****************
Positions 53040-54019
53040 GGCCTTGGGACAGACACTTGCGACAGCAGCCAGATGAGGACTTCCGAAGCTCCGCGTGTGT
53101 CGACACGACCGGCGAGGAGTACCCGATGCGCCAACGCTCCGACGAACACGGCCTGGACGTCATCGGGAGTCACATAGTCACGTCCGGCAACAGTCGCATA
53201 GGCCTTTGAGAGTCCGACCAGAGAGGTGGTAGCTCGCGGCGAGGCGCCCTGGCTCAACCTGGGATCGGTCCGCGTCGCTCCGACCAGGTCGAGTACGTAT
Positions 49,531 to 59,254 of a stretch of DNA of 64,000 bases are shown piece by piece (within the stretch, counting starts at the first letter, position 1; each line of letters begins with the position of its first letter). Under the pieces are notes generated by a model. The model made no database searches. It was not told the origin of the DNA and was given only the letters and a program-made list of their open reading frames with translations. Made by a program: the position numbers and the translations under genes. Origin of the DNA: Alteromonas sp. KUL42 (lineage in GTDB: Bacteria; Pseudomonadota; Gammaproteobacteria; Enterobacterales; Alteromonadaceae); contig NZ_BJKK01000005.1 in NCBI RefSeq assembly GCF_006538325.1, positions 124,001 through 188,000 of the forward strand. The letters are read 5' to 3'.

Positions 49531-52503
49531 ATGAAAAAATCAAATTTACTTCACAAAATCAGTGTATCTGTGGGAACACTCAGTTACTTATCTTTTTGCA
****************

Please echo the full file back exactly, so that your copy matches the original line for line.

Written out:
Positions 53040-54019
53040 GGCCTTGGGACAGACACTTGCGACAGCAGCCAGATGAGGACTTCCGAAGCTCCGCGTGTGT
53101 CGACACGACCGGCGAGGAGTACCCGATGCGCCAACGCTCCGACGAACACGGCCTGGACGTCATCGGGAGTCACATAGTCACGTCCGGCAACAGTCGCATA
53201 GGCCTTTGAGAGTCCGACCAGAGAGGTGGTAGCTCGCGGCGAGGCGCCCTGGCTCAACCTGGGATCGGTCCGCGTCGCTCCGACCAGGTCGAGTACGTAT
Positions 49,531 to 59,254 of a stretch of DNA of 64,000 bases are shown piece by piece (within the stretch, counting starts at the first letter, position 1; each line of letters begins with the position of its first letter). Under the pieces are notes generated by a model. The model made no database searches. It was not told the origin of the DNA and was given only the letters and a program-made list of their open reading frames with translations. Made by a program: the position numbers and the translations under genes. Origin of the DNA: Alteromonas sp. KUL42 (lineage in GTDB: Bacteria; Pseudomonadota; Gammaproteobacteria; Enterobacterales; Alteromonadaceae); contig NZ_BJKK01000005.1 in NCBI RefSeq assembly GCF_006538325.1, positions 124,001 through 188,000 of the forward strand. The letters are read 5' to 3'.

Positions 49531-52503
49531 ATGAAAAAATCAAATTTACTTCACAAAATCAGTGTATCTGTGGGAACACTCAGTTACTTATCTTTTTGCA